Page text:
By Karen Whistler
On Sunday, Pastor Marietta touched on a phrase that is dear to my own journey: Self-compassion.
In my personal history, self-compassion and letting God love me are intimately linked. Only when I accept my own belovedness with tenderness towards myself, do the defenses that keep God at arms length break down.
In late spring of 2021, I have a distinct memory of opening up to self-compassion. I allowed kindness toward myself to be the defining source of how I constructed my self image. As my attitude towards myself softened, God was able to expand to fill in a bigger, more generous view of themself as the source of that loving-kindness.
I spent decades feeling the only way to serve or help others was to ignore my own needs or put myself down. Through experiencing self-compassion I came to know the great paradox: only by experiencing God’s utter acceptance within my own brokenness can I truly bring love to anyone else, AND let them love me in return. Pastor Marietta tied this idea beautifully in the sermon. She connected how our experience of self-compassion carries forward into compassion we bring to assembling the personal care kits for people who are incarcerated at Mission Creek Correctional Center for Women near Belfair.
When I began exploring the power of self-compassion, one thing I did was listen to a meditation on Psalm 139 by Maria Gullo at least 1-3 times per day, every day for over a year.
I still return frequently to this recording to remind myself how my own creation is infused with Love. I also listen to a number of other practices by Maria Gullo including this one on accepting our belovedness.
During that time I also found a guided meditation on Christian Mindfulness that transformed my view of myself and my view of God’s attitude toward me. Unfortunately, that exact recording has been removed. But they posted something similar: Christian Mindfulness by Methods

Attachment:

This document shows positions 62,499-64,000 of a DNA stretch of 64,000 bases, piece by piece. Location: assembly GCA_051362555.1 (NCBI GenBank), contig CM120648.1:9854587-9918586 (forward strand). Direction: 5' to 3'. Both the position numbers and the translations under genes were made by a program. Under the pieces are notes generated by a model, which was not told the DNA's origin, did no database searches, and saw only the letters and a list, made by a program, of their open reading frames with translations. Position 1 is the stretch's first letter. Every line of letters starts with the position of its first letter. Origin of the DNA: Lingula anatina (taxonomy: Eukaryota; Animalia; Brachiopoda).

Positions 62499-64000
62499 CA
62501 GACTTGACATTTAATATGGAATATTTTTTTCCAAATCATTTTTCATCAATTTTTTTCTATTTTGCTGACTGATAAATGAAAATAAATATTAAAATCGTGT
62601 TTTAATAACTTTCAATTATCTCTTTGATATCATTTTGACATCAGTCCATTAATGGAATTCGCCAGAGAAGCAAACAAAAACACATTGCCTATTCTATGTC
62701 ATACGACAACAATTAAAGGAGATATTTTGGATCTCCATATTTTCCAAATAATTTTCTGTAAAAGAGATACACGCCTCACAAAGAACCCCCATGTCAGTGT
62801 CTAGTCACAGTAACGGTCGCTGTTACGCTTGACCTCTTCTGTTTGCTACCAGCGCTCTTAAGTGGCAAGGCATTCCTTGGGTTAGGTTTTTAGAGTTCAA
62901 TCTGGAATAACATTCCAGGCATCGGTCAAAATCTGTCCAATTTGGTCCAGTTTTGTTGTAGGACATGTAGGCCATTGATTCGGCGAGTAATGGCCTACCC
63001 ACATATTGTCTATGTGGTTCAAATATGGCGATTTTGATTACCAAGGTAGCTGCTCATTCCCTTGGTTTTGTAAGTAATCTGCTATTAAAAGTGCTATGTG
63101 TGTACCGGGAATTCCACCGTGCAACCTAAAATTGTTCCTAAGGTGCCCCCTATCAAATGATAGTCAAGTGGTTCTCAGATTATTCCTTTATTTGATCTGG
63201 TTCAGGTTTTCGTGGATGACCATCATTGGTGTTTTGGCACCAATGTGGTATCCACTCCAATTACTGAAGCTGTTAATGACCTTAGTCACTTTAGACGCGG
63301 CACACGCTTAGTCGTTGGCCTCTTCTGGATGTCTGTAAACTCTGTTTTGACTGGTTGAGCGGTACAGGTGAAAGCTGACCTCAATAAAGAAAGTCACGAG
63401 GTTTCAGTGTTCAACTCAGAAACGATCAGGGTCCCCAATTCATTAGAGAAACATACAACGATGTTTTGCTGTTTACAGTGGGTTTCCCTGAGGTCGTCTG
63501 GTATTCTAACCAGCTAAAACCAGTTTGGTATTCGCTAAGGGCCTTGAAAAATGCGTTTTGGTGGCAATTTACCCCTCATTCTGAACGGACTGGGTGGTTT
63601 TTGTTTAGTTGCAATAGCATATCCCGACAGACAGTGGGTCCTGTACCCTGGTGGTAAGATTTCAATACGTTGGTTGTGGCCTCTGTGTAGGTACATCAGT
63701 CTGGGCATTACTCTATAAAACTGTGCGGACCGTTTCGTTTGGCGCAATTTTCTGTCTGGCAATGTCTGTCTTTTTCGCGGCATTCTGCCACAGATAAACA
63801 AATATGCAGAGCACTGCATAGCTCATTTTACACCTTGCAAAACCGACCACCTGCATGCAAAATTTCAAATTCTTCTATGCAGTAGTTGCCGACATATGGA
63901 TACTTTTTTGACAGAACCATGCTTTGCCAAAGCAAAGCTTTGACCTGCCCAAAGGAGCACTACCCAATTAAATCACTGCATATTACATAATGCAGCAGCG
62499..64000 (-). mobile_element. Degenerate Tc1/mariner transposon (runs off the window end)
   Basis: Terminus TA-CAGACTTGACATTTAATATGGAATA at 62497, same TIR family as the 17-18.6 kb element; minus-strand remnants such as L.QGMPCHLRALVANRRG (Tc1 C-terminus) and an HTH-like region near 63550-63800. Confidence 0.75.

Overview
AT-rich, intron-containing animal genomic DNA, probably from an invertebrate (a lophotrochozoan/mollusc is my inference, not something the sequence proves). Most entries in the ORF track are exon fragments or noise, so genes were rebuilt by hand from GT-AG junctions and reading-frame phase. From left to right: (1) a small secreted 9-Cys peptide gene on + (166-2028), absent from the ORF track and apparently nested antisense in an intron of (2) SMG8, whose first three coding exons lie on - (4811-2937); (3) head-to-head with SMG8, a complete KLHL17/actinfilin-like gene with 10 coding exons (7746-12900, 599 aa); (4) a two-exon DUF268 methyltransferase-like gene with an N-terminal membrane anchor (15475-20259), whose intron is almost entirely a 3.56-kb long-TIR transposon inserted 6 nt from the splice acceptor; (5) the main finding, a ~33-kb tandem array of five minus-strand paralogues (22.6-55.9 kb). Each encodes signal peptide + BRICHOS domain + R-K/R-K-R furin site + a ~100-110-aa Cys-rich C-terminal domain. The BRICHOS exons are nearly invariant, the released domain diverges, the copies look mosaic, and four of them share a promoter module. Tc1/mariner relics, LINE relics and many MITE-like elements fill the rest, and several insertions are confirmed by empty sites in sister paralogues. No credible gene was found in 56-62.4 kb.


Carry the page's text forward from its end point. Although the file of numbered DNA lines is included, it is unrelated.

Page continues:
Components from the practice that I return to often:
Still your body and mind, focusing on your breath, as you contemplate the Holy Spirit as the Ruach, or breath, of God’s Spirit filling your body with life.
“I accept your acceptance of me...”
“I confess that you are always with me and always for me.”
“I receive into my spirit your grace, your mercy, and your, care.”
Just this week, the podcast Hidden Brain re-posted their episode with Kristin Neff. She is a psychologist and researcher who unearthed the power of self-compassion. Kristin’s website is aptly named https://self-compassion.org. She has studied the personal and interpersonal benefits of self-compassion.
Kristin Neff is an Associate Professor at University of Texas at Austin. She is a pioneer in the field of self-compassion research, conducting the first empirical studies on the topic almost 20 years ago.“
Kristin Neff also has practices on Insight Timer. There are a number to browse through. If you are struggling with a difficult judgement towards yourself, her Loving-Kindness With Self-Compassion meditation is helpful.
I find the benefit of listening to meditation practices is that these words become my thoughts. And these thoughts build up my character and flow through into my own words and actions. Self-compassion is something I lose easily. I have to return to square one often, but the pursuit worthwhile and the fruit is Holy.
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